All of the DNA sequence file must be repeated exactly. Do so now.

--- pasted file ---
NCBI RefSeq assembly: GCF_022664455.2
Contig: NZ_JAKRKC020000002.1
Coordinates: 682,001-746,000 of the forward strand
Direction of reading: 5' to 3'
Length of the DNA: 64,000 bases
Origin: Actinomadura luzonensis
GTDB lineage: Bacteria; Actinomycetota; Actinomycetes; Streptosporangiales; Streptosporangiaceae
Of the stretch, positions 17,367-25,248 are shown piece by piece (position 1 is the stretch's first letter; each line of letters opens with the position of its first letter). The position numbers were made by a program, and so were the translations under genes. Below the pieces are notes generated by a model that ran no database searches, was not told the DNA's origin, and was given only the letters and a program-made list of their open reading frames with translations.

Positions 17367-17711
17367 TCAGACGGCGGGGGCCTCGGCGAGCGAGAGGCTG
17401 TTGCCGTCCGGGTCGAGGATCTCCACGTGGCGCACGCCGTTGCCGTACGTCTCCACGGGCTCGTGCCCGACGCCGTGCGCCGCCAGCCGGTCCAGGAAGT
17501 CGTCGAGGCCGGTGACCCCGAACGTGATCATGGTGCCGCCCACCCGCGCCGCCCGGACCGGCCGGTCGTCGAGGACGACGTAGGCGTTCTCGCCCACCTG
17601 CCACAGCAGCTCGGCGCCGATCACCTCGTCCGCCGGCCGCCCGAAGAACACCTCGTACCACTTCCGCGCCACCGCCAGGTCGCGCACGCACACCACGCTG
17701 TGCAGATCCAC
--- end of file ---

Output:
NCBI RefSeq assembly: GCF_022664455.2
Contig: NZ_JAKRKC020000002.1
Coordinates: 682,001-746,000 of the forward strand
Direction of reading: 5' to 3'
Length of the DNA: 64,000 bases
Origin: Actinomadura luzonensis
GTDB lineage: Bacteria; Actinomycetota; Actinomycetes; Streptosporangiales; Streptosporangiaceae
Of the stretch, positions 17,367-25,248 are shown piece by piece (position 1 is the stretch's first letter; each line of letters opens with the position of its first letter). The position numbers were made by a program, and so were the translations under genes. Below the pieces are notes generated by a model that ran no database searches, was not told the DNA's origin, and was given only the letters and a program-made list of their open reading frames with translations.

Positions 17367-17711
17367 TCAGACGGCGGGGGCCTCGGCGAGCGAGAGGCTG
17401 TTGCCGTCCGGGTCGAGGATCTCCACGTGGCGCACGCCGTTGCCGTACGTCTCCACGGGCTCGTGCCCGACGCCGTGCGCCGCCAGCCGGTCCAGGAAGT
17501 CGTCGAGGCCGGTGACCCCGAACGTGATCATGGTGCCGCCCACCCGCGCCGCCCGGACCGGCCGGTCGTCGAGGACGACGTAGGCGTTCTCGCCCACCTG
17601 CCACAGCAGCTCGGCGCCGATCACCTCGTCCGCCGGCCGCCCGAAGAACACCTCGTACCACTTCCGCGCCACCGCCAGGTCGCGCACGCACACCACGCTG
17701 TGCAGATCCAC